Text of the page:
Behavioral and Brain Sciences

Main Articles

Somatosensory processes subserving perception and action

H. Chris Dijkermana1 and Edward H. F. de Haana1

a1 Department of Experimental Psychology, Helmholtz Research Institute, Utrecht University, 3584 CS Utrecht, The Netherlands


The functions of the somatosensory system are multiple. We use tactile input to localize and experience the various qualities of touch, and proprioceptive information to determine the position of different parts of the body with respect to each other, which provides fundamental information for action. Further, tactile exploration of the characteristics of external objects can result in conscious perceptual experience and stimulus or object recognition. Neuroanatomical studies suggest parallel processing as well as serial processing within the cerebral somatosensory system that reflect these separate functions, with one processing stream terminating in the posterior parietal cortex (PPC), and the other terminating in the insula. We suggest that, analogously to the organisation of the visual system, somatosensory processing for the guidance of action can be dissociated from the processing that leads to perception and memory. In addition, we find a second division between tactile information processing about external targets in service of object recognition and tactile information processing related to the body itself. We suggest the posterior parietal cortex subserves both perception and action, whereas the insula principally subserves perceptual recognition and learning.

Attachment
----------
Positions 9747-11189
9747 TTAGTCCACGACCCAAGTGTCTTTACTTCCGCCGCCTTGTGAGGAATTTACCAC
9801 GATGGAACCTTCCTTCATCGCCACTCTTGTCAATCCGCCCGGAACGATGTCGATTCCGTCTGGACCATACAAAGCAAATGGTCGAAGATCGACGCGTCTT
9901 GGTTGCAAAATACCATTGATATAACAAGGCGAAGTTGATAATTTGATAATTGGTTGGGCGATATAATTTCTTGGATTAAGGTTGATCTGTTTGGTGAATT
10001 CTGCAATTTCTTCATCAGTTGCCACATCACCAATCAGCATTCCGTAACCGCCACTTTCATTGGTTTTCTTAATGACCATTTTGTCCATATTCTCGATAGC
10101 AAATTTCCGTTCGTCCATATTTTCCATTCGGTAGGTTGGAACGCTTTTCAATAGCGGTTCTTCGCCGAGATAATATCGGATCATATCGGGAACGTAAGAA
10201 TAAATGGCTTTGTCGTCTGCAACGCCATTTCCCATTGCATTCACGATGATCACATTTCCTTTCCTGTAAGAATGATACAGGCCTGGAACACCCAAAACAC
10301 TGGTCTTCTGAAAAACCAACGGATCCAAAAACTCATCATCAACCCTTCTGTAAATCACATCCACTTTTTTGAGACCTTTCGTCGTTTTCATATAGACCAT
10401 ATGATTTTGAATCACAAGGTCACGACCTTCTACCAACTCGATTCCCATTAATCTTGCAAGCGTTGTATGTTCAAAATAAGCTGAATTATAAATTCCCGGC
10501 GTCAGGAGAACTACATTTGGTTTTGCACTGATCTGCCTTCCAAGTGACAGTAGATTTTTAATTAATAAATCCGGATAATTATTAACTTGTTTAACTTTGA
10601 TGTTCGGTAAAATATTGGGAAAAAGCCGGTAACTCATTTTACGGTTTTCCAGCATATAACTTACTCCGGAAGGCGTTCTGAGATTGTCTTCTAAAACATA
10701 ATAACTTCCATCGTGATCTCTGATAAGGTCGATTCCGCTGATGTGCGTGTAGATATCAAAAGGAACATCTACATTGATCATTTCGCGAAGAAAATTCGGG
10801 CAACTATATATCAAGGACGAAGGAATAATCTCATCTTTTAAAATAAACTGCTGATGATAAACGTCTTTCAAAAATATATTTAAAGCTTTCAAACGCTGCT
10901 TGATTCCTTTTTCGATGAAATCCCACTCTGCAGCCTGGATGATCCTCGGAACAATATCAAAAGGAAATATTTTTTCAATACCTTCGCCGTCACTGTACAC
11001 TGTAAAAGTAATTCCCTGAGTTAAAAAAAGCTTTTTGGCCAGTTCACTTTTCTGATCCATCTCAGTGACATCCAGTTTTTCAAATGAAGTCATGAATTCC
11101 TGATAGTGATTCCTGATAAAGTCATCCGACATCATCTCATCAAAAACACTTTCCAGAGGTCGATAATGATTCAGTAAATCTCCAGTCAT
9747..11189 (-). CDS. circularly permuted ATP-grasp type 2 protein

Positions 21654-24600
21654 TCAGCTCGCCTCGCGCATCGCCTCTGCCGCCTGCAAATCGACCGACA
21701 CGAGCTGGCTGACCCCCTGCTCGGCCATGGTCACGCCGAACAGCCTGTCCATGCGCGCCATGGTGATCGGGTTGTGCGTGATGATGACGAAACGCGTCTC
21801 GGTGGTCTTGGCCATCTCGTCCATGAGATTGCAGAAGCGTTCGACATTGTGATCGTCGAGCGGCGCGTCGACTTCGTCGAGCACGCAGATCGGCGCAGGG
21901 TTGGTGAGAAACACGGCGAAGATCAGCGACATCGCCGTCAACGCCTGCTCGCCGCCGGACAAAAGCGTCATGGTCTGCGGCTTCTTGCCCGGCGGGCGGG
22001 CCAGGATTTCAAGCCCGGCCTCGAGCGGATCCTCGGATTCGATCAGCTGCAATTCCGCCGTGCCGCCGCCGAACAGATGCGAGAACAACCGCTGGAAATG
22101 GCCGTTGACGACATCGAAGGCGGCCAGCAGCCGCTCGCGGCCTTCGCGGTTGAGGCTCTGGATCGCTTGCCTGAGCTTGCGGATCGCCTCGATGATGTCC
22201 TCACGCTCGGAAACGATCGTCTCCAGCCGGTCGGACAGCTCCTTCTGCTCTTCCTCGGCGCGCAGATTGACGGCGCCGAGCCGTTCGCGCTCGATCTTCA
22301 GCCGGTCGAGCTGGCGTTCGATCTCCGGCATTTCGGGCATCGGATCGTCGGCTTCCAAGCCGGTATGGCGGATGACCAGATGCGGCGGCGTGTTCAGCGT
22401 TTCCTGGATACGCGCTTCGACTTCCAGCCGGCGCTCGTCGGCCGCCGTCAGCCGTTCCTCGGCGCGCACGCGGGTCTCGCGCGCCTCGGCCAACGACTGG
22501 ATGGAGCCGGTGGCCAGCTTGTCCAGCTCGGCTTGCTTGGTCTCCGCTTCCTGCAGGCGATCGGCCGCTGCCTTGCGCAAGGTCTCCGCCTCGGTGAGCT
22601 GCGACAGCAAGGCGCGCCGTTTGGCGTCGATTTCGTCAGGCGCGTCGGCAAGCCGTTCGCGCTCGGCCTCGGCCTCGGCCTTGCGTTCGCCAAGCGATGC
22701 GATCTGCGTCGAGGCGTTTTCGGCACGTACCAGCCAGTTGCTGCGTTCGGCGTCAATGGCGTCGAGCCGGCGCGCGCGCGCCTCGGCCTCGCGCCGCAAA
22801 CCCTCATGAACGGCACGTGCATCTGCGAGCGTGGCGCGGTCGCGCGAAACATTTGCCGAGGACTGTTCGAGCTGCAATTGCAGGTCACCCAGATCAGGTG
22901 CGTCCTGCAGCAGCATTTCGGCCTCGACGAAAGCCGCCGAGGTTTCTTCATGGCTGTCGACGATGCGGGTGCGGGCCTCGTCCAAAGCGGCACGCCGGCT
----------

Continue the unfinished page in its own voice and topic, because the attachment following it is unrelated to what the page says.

Chris Dijkerman is a Senior Lecturer at the Department of Experimental Psychology at Utrecht University. He completed his DPhil in Psychology at the University of Oxford under supervision of Larry Weiskrantz and Faraneh Vargha-Khadem and subsequently worked as a postdoctoral research fellow with David Milner at the University of St. Andrews. His research interests include the neuropsychology of perceptual and sensorimotor processing, hemispatial neglect and motor imagery. He has (co)authored more than 30 scientific papers and book chapters and has held several research grants from the Leverhulme Trust, the Scottish Department of Health, and the Netherlands Research Organisation (NWO). His research is currently funded by a Vidi personal fellowship from NWO.

Edward de Haan is a Full professor of Neuropsychology at Utrecht University. Before his move to Utrecht in 1991, he worked for 10 years at the Ratcliffe Infirmary, Oxford together with Freda Newcombe. He finished his PhD in 1988, co-supervised by Andy Young. His research interests range from applied clinical neuropsychological issues to fundamental neuroscience, particularly perception, memory, emotion, and consciousness. He was Head of the Department of Experimental Psychology at Utrecht University from 1994 to 2001 and subsequently Scientific Director of the Helmholtz School and Institute (2001–2005). He is the founding editor of the Journal of Neuropsychology, has (co)authored more than 150 scientific papers and chapters, and is (co)editor of four books.